My third season as a basketball coach just wrapped up. I was fortunate to have a really special group of young men to work with – middle school basketball is a lot like the current era of college hoops. By that I mean, you don’t get the same group of boys to work with for three straight years (I only had one who played all three years). The kids mature and hit growth spurts at different times and their space within an educational setting is often fluid. A kid might not have the upper strength to shoot threes as a sixth grader but by 8th grade, he’s stretched out a few inches and added on the extra muscles that allow him to shoot from deep. Then, by the time they’ve grown in to their bodies, they’re off to high school.
In college nowadays, you get guys who only play a season or two and then move on, leaving the coach and team in a position where now they have to go back to the drawing board. (Remember when James Harden played for ASU and they actually won games?) It’s a tough thing to pull together consecutive successful seasons. It’s part of what makes college basketball so fun, rivalries are made over the course of four years. I digress, let me get into today’s topic, I’ll come back to basketball in a minute.
Anyhow, after practice a few weeks back, I was talking to one of my players about history, specifically WWII. Somehow we started talking about movies and I mentioned that Life is Beautiful was a really good movie that was equally humorous and somber. I didn’t make it through the whole thing with dry eyes, I told him. My youngest player overheard this and chimed in, “a movie made you cry, coach?” I explained to him that if a book, movie, song or any other form of entertainment that you enjoy doesn’t move you to a strong emotion, you’ve never truly got the full enjoyment from it. I tried to break it down for him but to him books are books, movies are movies and how could a song bring out emotions?
A few days after winning our semi-final game and advancing to the championships, I gathered the team together and we watched a 30 For 30 episode called Survive and Advance. If you’ve never seen it, it’s a must watch documentary about the 1983 North Carolina Wolf Pack team that had the most incredible run in basketball history. It’s a very inspiring film for several reasons but the main reason I was showing it to my kids was so that they could see how that team worked together and never gave up, even down to the last second.
At one point in the documentary they share a speech given by the coach of the team years later as he approached the last days of his life after battling cancer. The man was an incredible motivational speaker – just ask any of the players he ever coached. At one point in the speech he said,
There are three things we should all do everyday. Number one is laugh. You should laugh everyday. Number two is think. You should spend some time in thought. And number three is, you should have your emotions moved to tears – either happiness or joy. Think about it. If you laugh, you think and you cry, that’s a full day. That’s a heck of a day. You do that seven days a week, you’re gonna have something special.
You can check out Coach Jimmy Valvano’s moving speech here (quote is at about the 2:25 mark).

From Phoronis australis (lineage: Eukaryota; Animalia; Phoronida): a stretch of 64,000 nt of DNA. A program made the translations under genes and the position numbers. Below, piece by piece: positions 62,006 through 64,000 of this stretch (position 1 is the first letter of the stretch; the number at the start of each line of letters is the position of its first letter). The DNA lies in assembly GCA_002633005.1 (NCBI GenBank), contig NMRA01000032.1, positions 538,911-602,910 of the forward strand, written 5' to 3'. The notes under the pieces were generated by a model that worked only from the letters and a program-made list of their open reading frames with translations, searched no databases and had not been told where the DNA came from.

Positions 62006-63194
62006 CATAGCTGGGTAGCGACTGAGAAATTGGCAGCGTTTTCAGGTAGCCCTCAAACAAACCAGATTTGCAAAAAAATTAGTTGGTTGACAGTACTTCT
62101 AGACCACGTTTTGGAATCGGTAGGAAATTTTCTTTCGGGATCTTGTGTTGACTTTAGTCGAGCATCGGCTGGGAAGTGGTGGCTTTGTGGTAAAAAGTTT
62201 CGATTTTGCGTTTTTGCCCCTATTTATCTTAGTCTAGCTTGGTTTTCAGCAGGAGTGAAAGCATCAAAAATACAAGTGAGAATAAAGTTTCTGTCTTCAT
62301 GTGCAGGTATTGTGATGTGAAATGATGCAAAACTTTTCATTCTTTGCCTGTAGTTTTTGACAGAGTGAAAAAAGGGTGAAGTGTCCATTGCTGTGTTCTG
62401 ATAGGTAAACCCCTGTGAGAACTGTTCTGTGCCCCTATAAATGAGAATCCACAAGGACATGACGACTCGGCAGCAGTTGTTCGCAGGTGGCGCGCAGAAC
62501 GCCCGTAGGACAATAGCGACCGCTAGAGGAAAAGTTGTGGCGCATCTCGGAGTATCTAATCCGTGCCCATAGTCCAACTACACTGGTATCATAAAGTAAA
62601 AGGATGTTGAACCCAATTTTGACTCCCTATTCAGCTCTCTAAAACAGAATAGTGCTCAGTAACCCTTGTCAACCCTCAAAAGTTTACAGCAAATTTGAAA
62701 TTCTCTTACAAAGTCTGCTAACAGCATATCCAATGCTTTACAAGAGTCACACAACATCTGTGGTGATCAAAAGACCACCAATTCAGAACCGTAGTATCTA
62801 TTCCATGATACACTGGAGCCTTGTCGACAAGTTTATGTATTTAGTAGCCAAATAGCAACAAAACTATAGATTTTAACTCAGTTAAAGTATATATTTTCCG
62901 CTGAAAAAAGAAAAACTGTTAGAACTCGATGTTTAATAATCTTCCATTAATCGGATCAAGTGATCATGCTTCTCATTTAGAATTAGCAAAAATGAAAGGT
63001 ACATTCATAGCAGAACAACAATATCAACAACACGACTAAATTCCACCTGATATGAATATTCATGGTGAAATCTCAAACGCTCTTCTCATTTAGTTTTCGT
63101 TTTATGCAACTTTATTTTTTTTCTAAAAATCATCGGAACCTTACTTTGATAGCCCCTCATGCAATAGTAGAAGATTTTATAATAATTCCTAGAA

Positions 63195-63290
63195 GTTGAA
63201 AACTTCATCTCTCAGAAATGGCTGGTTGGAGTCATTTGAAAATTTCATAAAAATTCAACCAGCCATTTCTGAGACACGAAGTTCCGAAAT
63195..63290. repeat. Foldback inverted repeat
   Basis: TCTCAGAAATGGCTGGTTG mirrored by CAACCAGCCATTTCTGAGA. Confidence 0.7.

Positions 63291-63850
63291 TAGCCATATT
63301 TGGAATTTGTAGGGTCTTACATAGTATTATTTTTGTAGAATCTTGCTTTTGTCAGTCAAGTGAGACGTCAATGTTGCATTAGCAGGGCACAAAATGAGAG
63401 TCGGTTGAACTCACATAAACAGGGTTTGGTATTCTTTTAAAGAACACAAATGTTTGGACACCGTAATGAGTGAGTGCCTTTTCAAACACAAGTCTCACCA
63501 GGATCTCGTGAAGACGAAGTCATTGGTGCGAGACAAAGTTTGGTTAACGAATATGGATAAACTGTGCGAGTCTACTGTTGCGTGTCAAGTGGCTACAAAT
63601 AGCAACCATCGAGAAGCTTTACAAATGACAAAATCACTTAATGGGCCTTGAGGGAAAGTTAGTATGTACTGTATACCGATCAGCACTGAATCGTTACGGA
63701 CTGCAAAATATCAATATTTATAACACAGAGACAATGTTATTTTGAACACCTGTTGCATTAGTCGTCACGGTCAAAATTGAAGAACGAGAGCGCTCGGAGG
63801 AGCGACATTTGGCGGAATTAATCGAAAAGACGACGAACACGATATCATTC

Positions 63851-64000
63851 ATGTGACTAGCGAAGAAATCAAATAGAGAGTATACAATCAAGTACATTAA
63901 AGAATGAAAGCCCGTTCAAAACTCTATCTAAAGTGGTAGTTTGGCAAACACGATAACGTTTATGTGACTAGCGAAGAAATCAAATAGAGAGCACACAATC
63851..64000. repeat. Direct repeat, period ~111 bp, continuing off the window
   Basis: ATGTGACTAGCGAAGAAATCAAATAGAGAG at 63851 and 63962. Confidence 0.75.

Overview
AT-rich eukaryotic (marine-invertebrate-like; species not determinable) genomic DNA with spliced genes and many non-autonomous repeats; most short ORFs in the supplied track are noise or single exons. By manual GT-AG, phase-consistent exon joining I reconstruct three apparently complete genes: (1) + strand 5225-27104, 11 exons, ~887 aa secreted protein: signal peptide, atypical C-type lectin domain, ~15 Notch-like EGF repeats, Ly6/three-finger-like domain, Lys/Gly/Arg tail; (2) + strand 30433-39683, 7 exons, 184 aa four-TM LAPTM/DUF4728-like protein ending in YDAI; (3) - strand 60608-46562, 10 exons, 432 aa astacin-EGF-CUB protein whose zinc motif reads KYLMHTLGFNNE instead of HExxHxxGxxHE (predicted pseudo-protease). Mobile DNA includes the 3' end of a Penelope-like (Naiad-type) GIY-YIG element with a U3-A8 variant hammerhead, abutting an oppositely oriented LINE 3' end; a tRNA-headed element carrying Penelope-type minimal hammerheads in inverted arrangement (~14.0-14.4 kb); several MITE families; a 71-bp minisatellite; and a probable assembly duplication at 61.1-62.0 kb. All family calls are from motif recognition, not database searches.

After the film, I talked to my player about the speech and he finally understood what I was getting at. He agreed that those three things are OK for a man to do. Thanks Coach V.
We didn’t end up winning the championship game, unfortunately. It was an incredible season but we just came up short at the end. Several of my players were moved to tears at the end and I think they all understood when I told them that that was OK. That when you feel that kind of emotion it shows how bad you really wanted it. In the end, we all hugged and I told them what a special group of young men they were and what an honor it was for me to be their coach. There were only a few dry eyes at that point.
I was thinking about that moment the other day and it reminded me of a Snap Judgement episode that came out a year ago about J Dilla and his “Lost Scrolls.” If you haven’t heard it, I urge you to give it a listen. It’s an incredible story.
The first time I heard that episode, I shed a tear. I listened to it again this weekend and as a father and a fan and a compassionate human being, I shed another tear after the second listening.
I think it’s OK – no, it’s important to be able to be moved by something enough to be brought to tears. There’s this ridiculous notion that men shouldn’t cry from movies or whatever. I’m not saying young men need to be running around like Drake all blubbery eyed. But there is a time and place to let the emotions flow. Yo, I like to read and I’m not gonna lie, I’ve had wet eyes at the end of some books. I’m the type of person that allows himself to be taken away, to give in to the experience whether it be movies, books, theme park rides, whatever. Allowing yourself to be taken away by the experience is the only way to truly, well… experience it. Sometimes it feels good just to let go and enjoy.
Listen and share this story about J Dilla, Jeff Bubeck, Dilla’s personal collection and Ma Dukes…
Here are some other songs about shedding a tear…
Da King & I…
and in fitting with today’s theme, The Cure…
Our emotions are what allow us to truly experience all life has to offer. Laugh, cry and think, friends.